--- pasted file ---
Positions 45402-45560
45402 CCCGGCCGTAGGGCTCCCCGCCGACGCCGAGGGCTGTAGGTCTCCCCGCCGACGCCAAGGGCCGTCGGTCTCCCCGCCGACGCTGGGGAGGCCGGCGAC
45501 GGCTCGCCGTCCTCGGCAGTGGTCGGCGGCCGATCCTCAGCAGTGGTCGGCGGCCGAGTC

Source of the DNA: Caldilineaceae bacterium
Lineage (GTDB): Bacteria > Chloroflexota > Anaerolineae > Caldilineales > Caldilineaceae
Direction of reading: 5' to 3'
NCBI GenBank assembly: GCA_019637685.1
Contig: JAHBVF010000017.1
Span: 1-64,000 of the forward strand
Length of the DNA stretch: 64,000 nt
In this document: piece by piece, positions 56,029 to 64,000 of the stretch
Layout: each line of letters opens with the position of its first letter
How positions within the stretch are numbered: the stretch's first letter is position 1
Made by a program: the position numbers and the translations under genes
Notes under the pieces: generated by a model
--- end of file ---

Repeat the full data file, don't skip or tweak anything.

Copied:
Positions 45402-45560
45402 CCCGGCCGTAGGGCTCCCCGCCGACGCCGAGGGCTGTAGGTCTCCCCGCCGACGCCAAGGGCCGTCGGTCTCCCCGCCGACGCTGGGGAGGCCGGCGAC
45501 GGCTCGCCGTCCTCGGCAGTGGTCGGCGGCCGATCCTCAGCAGTGGTCGGCGGCCGAGTC

Source of the DNA: Caldilineaceae bacterium
Lineage (GTDB): Bacteria > Chloroflexota > Anaerolineae > Caldilineales > Caldilineaceae
Direction of reading: 5' to 3'
NCBI GenBank assembly: GCA_019637685.1
Contig: JAHBVF010000017.1
Span: 1-64,000 of the forward strand
Length of the DNA stretch: 64,000 nt
In this document: piece by piece, positions 56,029 to 64,000 of the stretch
Layout: each line of letters opens with the position of its first letter
How positions within the stretch are numbered: the stretch's first letter is position 1
Made by a program: the position numbers and the translations under genes
Notes under the pieces: generated by a model